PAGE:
As a Roman Catholic who lives in a fairly moderate area of Bucks County, PA (though the county itself definitely trends “culturally conservative,” with new voter registration only recently favoring Democrats over Republicans), I should tell you that I am continually bombarded from the pulpit with entreaties against abortion under any circumstances, which I realize is totally consistent with the policy of the Catholic Church (though not with all parishioners, including yours truly). I believe that, though there is most definitely a spiritual component to this argument that should be respected, there is also a medical component which should be respected as well concerning the health and well being of all parties involved, which I realized is too nuanced apparently for the Church to support.
With all of this in mind, I should also tell you that, a few Sundays ago, we as congregants were implored in an unusually aggressive manner (for our church, anyway) to fill out cards to be sent to our two U.S. Senators (Bob Casey and Arlen Specter) and our U.S. Congressional Representative (Patrick Murphy) urging them not to support the Freedom of Choice Act (two Sundays prior to that one, a priest from the group Priests For Life spoke and conjured all kinds of desperate scenarios in the event that the FOCA was signed into law, with rhetoric such at that used here to be pretty typical of what was said at the homily).
Well, imagine my surprise as I read this story…
The U.S. Catholic Church’s crusade against the Freedom of Choice Act (FOCA) has all the hallmarks of a well-oiled lobbying campaign. A national postcard campaign is flooding the White House and congressional offices with messages opposing FOCA, and Catholic bishops have made defeating the abortion rights legislation a top priority. In the most recent effort to stop the bill, Cardinal Justin Rigali of Philadelphia sent a letter to every member of Congress imploring them to “please oppose FOCA.”
There is only one hitch. Congress isn’t about to pass the Freedom of Choice Act – because no such bill has been introduced in the current Congress.
At a time when the United States is gripped by economic uncertainty and faces serious challenges in hot spots around the globe, some American Catholics are finding it both curious and troubling that their church has launched a major campaign against a piece of legislation that doesn’t exist and wouldn’t have much chance of becoming law even if it did. To many critics, it feels like the legislative equivalent of the dog that didn’t bark.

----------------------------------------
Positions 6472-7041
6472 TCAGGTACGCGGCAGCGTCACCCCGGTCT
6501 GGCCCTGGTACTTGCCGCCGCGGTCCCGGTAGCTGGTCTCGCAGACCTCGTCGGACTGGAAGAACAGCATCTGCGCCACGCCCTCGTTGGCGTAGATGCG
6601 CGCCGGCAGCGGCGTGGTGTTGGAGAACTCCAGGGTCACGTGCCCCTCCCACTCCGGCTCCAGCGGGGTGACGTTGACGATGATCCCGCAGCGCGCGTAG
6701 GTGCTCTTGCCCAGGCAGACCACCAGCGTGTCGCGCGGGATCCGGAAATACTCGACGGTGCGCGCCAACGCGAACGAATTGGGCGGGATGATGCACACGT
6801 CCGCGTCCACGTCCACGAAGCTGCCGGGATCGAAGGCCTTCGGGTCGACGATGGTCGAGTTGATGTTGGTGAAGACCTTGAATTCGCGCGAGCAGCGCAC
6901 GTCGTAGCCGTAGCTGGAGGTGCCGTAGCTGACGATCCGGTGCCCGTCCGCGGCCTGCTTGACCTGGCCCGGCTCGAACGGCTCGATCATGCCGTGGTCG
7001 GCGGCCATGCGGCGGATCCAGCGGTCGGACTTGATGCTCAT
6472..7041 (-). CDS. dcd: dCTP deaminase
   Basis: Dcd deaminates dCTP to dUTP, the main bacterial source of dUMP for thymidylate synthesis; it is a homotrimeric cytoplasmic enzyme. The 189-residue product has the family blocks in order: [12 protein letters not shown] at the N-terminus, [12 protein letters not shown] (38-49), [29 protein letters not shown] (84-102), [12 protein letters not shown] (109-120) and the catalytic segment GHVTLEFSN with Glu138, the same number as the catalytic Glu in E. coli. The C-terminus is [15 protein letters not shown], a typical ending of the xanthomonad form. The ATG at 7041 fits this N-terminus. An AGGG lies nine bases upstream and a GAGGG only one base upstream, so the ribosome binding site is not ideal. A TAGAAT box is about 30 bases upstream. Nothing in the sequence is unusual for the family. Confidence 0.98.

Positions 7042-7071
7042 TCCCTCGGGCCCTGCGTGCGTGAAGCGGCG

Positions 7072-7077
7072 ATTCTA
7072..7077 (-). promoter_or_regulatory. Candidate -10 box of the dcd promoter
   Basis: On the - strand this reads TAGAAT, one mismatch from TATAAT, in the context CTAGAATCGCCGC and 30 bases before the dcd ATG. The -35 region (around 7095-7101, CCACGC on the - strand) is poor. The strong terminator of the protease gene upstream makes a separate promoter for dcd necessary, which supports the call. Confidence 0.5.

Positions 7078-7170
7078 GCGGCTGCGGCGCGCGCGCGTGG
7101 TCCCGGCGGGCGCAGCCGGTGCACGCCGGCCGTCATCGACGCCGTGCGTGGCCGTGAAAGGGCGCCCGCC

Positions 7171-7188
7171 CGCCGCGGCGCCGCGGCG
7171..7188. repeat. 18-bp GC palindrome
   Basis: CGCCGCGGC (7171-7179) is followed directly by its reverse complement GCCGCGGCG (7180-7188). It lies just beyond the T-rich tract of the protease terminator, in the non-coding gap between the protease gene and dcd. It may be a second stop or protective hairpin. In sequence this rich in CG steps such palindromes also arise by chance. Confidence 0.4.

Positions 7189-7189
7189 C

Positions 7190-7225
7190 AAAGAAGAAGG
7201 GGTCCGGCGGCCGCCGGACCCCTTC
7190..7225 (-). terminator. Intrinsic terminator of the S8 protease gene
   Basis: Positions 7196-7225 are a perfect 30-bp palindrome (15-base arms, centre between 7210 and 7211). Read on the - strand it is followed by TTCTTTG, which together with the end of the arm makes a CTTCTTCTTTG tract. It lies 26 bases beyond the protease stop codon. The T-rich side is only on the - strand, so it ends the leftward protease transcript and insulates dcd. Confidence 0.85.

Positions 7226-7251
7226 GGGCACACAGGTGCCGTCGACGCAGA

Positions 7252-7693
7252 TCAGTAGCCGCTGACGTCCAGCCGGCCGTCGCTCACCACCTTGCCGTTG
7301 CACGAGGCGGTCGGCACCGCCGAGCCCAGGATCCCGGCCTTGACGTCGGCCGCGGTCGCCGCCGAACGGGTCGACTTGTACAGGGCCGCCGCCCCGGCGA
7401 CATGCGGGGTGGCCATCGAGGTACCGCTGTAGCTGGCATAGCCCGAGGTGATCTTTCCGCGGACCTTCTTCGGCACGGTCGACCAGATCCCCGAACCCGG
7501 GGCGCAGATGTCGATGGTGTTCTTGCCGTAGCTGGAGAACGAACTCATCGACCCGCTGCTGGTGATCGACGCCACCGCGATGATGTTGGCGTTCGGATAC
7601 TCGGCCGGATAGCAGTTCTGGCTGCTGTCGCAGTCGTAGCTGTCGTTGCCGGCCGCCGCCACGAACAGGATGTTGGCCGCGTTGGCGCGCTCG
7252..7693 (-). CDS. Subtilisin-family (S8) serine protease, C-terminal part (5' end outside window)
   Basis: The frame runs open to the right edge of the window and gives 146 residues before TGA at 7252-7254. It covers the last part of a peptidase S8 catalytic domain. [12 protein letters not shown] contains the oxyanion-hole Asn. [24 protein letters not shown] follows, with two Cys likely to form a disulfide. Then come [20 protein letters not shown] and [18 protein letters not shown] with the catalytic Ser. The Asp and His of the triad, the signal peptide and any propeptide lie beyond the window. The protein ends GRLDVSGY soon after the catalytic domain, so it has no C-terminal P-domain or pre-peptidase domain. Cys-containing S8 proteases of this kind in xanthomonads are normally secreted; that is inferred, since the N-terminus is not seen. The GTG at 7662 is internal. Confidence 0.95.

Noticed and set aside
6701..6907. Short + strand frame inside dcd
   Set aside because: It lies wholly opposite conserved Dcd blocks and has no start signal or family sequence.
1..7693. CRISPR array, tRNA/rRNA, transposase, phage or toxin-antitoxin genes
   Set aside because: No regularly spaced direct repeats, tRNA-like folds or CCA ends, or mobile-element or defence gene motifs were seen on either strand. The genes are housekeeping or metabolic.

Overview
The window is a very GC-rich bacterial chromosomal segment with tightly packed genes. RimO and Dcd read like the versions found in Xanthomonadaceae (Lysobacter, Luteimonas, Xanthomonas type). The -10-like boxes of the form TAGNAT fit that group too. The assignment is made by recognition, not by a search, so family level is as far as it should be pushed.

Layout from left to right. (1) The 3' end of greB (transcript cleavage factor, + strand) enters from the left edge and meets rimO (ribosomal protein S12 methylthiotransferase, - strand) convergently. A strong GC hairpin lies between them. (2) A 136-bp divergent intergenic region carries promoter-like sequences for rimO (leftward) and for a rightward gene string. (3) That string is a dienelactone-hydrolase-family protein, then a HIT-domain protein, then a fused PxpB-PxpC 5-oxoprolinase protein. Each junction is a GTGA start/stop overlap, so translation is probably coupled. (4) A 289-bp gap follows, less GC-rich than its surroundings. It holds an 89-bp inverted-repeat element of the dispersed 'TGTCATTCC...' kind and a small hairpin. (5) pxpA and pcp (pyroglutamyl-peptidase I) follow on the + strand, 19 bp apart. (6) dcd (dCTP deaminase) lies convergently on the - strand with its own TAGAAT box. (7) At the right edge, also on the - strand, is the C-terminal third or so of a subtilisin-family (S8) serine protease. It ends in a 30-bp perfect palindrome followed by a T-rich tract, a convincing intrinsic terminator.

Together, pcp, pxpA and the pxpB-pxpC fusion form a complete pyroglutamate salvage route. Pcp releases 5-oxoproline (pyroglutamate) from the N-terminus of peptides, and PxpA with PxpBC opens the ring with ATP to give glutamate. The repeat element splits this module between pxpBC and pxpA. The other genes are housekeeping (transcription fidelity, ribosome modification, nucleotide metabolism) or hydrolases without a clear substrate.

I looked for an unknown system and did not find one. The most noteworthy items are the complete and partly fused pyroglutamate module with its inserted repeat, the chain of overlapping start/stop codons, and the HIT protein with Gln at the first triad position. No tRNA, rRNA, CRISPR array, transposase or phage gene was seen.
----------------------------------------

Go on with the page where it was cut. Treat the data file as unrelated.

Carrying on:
What’s more, not only has the FOCA not been introduced or voted on, it has never even made it out of the committee where it originated (as the story tells us).
And we also learn the following…
A Freedom of Choice Act was introduced in the 108th and 110th Congresses (from 2003 to ’05 and ’07 to ’09, respectively) by Representative Jerold Nadler, a New York Democrat. It was developed at a time when the future of (Roe v. Wade) was in doubt because it was unclear if George W. Bush would have the opportunity to appoint another justice to the Supreme Court. But FOCA had a hard time gaining traction – even under Democratic control of Congress…
Congressional Democrats have also been less than enthusiastic about the proposal. A spokesman for Nadler says that while he expects the legislation to be reintroduced, “it won’t be anytime soon.” Even if FOCA is reintroduced in the current Congress, Speaker of the House Nancy Pelosi has indicated she has no intention of bringing it up for a vote. And even if she did, there are not enough votes in Congress to pass the bill.
I don’t know about you, but I feel like I got “played” here more than just a little bit. And I’m not happy about it (I don’t have a link to a Gallup poll on this at the moment, but I recall that the FOCA didn’t even merit 50 percent approval among those polled – this, to me, has all the makings of another “non-controversy” concocted by those clueless “values voters,” like the supposed revival of the Fairness Doctrine).
You know, I would really like to hear what the Church has to say about the “big picture” stuff going on in this country; I realize there’s only so much it can do about our collapsing economy and middle class, to say nothing of health coverage and the climate crisis, but even calling for prayerful intervention could only help, to say nothing of actual advocacy.
But I suppose instances such as this will remain typical of the blinkered thinking of the institution as a whole and many of its supporters, to the point where Bob Casey, a pro-life Democrat, is pilloried because he doesn’t march in total lockstep with “the faithful” (and Casey, by the way, most definitely opposes the FOCA; I know, because I asked him about it myself).
Update: And by the way, thanks to one of my “field correspondents” for the following (just to show how far anyone can go with extremism)…